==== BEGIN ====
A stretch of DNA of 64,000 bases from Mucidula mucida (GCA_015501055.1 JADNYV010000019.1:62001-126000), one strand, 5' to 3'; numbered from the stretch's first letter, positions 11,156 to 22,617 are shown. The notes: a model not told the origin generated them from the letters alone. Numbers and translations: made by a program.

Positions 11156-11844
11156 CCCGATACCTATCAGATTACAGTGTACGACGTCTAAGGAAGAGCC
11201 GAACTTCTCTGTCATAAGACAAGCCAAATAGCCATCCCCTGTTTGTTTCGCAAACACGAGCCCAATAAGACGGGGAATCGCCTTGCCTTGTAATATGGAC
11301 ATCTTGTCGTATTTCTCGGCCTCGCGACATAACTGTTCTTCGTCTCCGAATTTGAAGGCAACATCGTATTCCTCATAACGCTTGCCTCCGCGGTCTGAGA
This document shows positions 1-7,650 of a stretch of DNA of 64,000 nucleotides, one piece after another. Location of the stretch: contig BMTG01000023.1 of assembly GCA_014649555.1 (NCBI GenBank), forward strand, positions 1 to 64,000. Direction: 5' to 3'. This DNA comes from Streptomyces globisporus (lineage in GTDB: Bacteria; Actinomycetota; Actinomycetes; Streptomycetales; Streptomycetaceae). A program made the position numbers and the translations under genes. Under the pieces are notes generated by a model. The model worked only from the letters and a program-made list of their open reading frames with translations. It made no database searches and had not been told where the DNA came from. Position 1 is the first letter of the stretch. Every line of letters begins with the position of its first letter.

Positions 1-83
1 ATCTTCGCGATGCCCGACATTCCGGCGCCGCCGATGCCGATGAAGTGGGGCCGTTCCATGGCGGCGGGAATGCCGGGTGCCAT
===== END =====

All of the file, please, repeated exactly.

A stretch of DNA of 64,000 bases from Mucidula mucida (GCA_015501055.1 JADNYV010000019.1:62001-126000), one strand, 5' to 3'; numbered from the stretch's first letter, positions 11,156 to 22,617 are shown. The notes: a model not told the origin generated them from the letters alone. Numbers and translations: made by a program.

Positions 11156-11844
11156 CCCGATACCTATCAGATTACAGTGTACGACGTCTAAGGAAGAGCC
11201 GAACTTCTCTGTCATAAGACAAGCCAAATAGCCATCCCCTGTTTGTTTCGCAAACACGAGCCCAATAAGACGGGGAATCGCCTTGCCTTGTAATATGGAC
11301 ATCTTGTCGTATTTCTCGGCCTCGCGACATAACTGTTCTTCGTCTCCGAATTTGAAGGCAACATCGTATTCCTCATAACGCTTGCCTCCGCGGTCTGAGA
This document shows positions 1-7,650 of a stretch of DNA of 64,000 nucleotides, one piece after another. Location of the stretch: contig BMTG01000023.1 of assembly GCA_014649555.1 (NCBI GenBank), forward strand, positions 1 to 64,000. Direction: 5' to 3'. This DNA comes from Streptomyces globisporus (lineage in GTDB: Bacteria; Actinomycetota; Actinomycetes; Streptomycetales; Streptomycetaceae). A program made the position numbers and the translations under genes. Under the pieces are notes generated by a model. The model worked only from the letters and a program-made list of their open reading frames with translations. It made no database searches and had not been told where the DNA came from. Position 1 is the first letter of the stretch. Every line of letters begins with the position of its first letter.

Positions 1-83
1 ATCTTCGCGATGCCCGACATTCCGGCGCCGCCGATGCCGATGAAGTGGGGCCGTTCCATGGCGGCGGGAATGCCGGGTGCCAT